> The Things You Can Read: Plot: Future of Storytelling

The Things You Can Read welcomes you and thanks you for your readership. We, here at The Things You Can Read, ask your help, if you visit our site regularly, please follow us either via email or Google Friend Connect.  Launched on June 7, 2012, our site has already attracted a great deal of attention.  One of the goals of the site is to feature reviews of Children's Picture Books, Young Adult novels and Adult Literary Fiction/Nonfiction.  A second goal for the blog is to be a resource for teachers of English and writing--with examples of student created writing, writing tips, resource links, and the opportunity to pick the brain of a seasoned English teacher.  To spice things up...every now and then, we'll also include random quotes and thoughts on education and life in general, but our ultimate goal is to reach out into the blogosphere and be a "Book Whisperer" and "Writing Whisperer" to children and adults of all ages.   Thank you for your readership.  Here is to a lifetime filled with reading and writing.

Monday, September 19, 2016

Plot: Future of Storytelling


What Makes A GOOD STORY?

Image Credit:  The Future of Storytelling
Which of the following emotions best describes how you feel after hearing Ben's story?

A.  Distress
B.  Empathy
C.  Both Distress and Empathy

Don't know what distress means: click here
Don't know what empathy means: click here

Watch the videos before answering:

"Stories are powerful because they transport us into other people’s worlds but, in doing that, they change the way our brains work and potentially change our brain chemistry — and that’s what it means to be a social creature."
Include in your answer why?  Your answer must be written in complete sentences.  A minimum of five sentences is required.  Start Scribbling!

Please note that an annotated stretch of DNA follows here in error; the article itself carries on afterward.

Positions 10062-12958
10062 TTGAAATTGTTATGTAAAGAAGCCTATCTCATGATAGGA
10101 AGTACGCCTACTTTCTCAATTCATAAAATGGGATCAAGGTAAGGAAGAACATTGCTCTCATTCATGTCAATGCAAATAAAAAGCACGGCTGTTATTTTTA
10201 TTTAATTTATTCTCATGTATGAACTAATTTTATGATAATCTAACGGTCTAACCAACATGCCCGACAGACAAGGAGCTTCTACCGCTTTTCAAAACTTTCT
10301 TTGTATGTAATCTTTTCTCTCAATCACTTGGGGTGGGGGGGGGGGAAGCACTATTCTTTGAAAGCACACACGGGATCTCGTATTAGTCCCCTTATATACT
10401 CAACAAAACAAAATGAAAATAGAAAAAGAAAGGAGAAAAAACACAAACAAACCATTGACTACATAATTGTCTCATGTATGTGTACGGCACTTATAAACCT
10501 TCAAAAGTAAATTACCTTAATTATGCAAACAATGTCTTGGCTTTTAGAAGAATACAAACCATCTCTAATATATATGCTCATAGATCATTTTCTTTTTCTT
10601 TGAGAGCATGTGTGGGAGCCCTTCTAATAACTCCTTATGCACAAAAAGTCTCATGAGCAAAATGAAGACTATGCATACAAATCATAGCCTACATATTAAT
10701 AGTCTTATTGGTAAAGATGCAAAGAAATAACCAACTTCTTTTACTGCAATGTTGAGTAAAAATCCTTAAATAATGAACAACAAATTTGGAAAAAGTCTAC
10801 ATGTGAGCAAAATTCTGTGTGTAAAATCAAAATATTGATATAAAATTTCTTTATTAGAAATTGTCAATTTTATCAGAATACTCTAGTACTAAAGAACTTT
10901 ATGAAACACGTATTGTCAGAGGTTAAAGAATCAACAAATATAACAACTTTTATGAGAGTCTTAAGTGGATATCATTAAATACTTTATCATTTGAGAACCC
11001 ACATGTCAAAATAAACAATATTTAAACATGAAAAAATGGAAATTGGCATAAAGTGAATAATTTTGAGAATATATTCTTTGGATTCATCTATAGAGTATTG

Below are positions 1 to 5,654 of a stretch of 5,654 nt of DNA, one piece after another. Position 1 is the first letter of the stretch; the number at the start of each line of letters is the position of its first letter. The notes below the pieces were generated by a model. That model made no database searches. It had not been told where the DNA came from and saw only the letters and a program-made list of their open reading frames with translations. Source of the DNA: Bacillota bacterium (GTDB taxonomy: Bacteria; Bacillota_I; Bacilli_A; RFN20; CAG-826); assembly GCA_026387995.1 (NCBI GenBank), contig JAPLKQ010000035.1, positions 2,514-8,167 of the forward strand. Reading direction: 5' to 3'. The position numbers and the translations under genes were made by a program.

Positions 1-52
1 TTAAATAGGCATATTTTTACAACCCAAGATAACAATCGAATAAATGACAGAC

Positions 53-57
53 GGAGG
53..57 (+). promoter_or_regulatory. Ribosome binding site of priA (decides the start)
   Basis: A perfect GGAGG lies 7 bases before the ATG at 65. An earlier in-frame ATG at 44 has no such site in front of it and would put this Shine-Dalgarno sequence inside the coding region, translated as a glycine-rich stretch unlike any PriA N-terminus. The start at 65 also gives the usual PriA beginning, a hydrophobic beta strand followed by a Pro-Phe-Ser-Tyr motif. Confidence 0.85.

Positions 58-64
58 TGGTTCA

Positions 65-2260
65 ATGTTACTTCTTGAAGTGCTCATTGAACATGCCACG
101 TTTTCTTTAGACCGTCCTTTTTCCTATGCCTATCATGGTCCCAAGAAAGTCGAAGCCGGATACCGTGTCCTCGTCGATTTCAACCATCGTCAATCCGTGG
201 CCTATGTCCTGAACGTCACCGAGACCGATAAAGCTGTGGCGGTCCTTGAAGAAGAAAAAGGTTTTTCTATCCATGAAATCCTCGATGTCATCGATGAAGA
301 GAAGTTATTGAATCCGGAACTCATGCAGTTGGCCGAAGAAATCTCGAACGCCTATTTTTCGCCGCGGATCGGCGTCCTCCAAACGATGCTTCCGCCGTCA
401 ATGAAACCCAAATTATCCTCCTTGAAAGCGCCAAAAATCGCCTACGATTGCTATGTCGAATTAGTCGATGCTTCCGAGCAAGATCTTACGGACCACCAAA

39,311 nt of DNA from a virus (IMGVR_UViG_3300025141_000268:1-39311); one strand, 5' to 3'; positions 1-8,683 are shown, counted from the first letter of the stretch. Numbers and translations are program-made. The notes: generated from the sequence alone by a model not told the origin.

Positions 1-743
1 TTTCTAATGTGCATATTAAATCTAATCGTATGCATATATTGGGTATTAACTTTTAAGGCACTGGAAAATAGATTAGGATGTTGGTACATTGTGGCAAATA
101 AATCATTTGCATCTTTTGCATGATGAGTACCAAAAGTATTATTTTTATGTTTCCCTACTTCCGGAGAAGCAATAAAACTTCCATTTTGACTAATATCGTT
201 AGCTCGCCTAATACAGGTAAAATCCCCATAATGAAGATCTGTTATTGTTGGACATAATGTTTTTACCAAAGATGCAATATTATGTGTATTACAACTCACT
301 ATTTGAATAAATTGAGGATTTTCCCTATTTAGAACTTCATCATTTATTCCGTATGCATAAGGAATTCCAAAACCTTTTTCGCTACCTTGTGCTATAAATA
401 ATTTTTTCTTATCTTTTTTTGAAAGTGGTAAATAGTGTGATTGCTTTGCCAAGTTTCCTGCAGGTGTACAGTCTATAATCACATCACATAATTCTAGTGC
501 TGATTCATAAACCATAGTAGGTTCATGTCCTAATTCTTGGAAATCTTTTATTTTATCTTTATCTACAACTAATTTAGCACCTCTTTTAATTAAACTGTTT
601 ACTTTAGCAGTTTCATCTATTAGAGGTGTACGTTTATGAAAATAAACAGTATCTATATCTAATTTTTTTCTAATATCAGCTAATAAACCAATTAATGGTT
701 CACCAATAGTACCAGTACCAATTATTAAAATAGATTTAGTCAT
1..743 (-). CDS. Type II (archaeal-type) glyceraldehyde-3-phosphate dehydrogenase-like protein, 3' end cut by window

Story Pyramid: Analyzing Stories
Words You Need to Know

Conflict: a problem that occurs in the story
Setting: time and place where the story occurs
Tragedy: a story ending in death and sadness
Analyze: to look at something very closely.
Most stories have the following parts: exposition (inciting incident), rising action, climax (turning point), falling action, and denouement (resolution).  This pyramid is used to show how stories move; it is a graphic plot chart. Sometimes a story can be more complicated than this pyramid, but most stories fit perfectly into the pyramid.

Let’s look at each part of the pyramid…

Exposition (inciting incident): The exposition is like the set-up of the story.  The background information that is needed to understand the story is provided, such as the main character, the setting, the basic conflict, and so forth.

The exposition ends with the inciting moment, which is the one incident in the story without which there would be no story. The inciting moment sets the rest of the story in motion.
Rising Action: Rising action is a series of events and actions that move the story to a climax.  During rising action, the basic conflict is complicated by secondary conflicts (obstacles and challenges that frustrate the main character’s attempt to reach their goal).